• Contractors have less than a month to set up a new process to log into the General Services Administration’s e-Buy platform. Starting on Oct. 10, GSA will require vendors to use a two-step, multi-factor authentication process using GSA Federal Acquisition Service ID services. FAS ID is a secure, centralized identity management system that lets contractors access many GSA applications with one email and password. GSA already requires the use of FAS ID on four other platforms and will integrate it with the eOffer and eMod applications on the schedules by next spring.
  • After a year long review, the General Services Administration awards contracts to modernize a function central to nearly federal agency. Deloitte Consulting and Esper Incorporated receive a nearly $10 million contract to redo workflow for federal rule-making. Esper is an Austin, Texas, company specializing in regulatory workflow software. GSA seeks to field a product that will let agencies use artificial intelligence and machine to speed up regulatory reviews and evaluation of comments … and support the administration’s 2017 executive order on regulatory reform.
  • The president’s nominee to lead the Office of Personnel Management faces opposition from two large employee groups. The National Treasury Employees Union is urging senators to vote no in confirming John Gibbs. NTEU said Gibbs lacks experience in federal personnel management to succeed as OPM director. The Senior Executives Association said Gibbs’ past statements about the merit system are deeply troubling. The Senate Homeland Security and Governmental Affairs Committee didn’t vote on Gibbs’ nomination as initially planned. Committee Chairman Ron Johnson (R-Wis.) said some members had more questions for the nominee — and the vote is postponed.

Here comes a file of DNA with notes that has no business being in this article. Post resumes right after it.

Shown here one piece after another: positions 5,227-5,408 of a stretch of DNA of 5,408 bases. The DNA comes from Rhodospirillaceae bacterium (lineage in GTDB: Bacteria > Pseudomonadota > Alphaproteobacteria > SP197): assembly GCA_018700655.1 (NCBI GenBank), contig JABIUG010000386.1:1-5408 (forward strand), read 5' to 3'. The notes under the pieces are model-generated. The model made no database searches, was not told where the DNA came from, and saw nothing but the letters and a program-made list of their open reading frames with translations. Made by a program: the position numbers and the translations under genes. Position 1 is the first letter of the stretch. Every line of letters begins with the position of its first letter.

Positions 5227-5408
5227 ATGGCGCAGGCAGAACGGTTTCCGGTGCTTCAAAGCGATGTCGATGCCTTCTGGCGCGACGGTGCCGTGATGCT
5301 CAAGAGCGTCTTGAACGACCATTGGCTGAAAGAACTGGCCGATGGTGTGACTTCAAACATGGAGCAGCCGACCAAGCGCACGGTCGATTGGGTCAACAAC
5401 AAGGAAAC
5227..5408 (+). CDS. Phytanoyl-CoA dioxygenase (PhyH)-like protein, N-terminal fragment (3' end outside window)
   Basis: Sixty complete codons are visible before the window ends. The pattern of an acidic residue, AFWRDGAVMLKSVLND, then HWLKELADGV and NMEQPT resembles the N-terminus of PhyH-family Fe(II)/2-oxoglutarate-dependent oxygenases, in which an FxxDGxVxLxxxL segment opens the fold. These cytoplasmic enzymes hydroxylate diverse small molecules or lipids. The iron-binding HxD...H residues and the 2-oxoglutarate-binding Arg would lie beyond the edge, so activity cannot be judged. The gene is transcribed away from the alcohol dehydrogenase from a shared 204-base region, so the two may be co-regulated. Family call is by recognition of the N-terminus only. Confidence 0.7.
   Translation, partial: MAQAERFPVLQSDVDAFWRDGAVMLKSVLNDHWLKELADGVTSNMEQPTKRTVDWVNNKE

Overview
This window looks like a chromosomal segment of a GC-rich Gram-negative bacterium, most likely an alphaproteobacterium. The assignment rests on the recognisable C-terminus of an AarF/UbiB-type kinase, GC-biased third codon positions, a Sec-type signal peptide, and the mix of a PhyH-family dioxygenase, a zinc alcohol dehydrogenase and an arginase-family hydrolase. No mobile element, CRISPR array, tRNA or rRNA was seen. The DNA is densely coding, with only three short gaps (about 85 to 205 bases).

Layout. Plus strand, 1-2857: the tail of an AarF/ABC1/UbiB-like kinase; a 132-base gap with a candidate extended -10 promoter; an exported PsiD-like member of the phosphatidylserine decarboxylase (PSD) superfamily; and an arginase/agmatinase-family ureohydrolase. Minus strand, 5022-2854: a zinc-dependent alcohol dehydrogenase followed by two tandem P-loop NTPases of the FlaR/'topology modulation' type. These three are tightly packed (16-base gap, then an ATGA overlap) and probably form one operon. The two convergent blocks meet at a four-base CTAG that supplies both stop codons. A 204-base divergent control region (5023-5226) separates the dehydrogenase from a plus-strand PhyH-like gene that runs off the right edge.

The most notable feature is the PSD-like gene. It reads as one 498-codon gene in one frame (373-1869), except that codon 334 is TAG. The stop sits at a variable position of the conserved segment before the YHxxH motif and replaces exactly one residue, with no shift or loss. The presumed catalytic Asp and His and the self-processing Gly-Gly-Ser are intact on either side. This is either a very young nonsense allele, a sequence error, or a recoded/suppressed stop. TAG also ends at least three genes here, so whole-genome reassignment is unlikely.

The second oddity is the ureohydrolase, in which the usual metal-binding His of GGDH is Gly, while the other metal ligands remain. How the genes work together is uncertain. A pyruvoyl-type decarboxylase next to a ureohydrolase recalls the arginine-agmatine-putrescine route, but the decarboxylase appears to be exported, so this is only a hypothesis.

• The nominees to replace three long-serving members on the Thrift Savings Plan board are another step closer to confirmation. The Senate Homeland Security and Governmental Affairs Committee advanced John Barger, Christopher Burnham and Frank Dunlevy to the Senate for a full confirmation vote. The committee easily advanced Dunlevy and Burnham. Barger’s nomination has gotten some pushback from senators based on his role on the Postal Board of Governors.
  • A union representing 50,000 employees at the Social Security Administration wants to bargain over the payroll tax deferral. The American Federation of Government Employees is demanding to bargain over the president’s policy. The union argues the president’s payroll tax deferral represents a change in conditions of employment. And that the Social Security Administration is supposed to give the union formal notice and a chance to bargain over those changes. AFGE wants SSA to cease and desist implementation of the president’s payroll tax deferral policy. The agency though can ignore AFGE’s demand.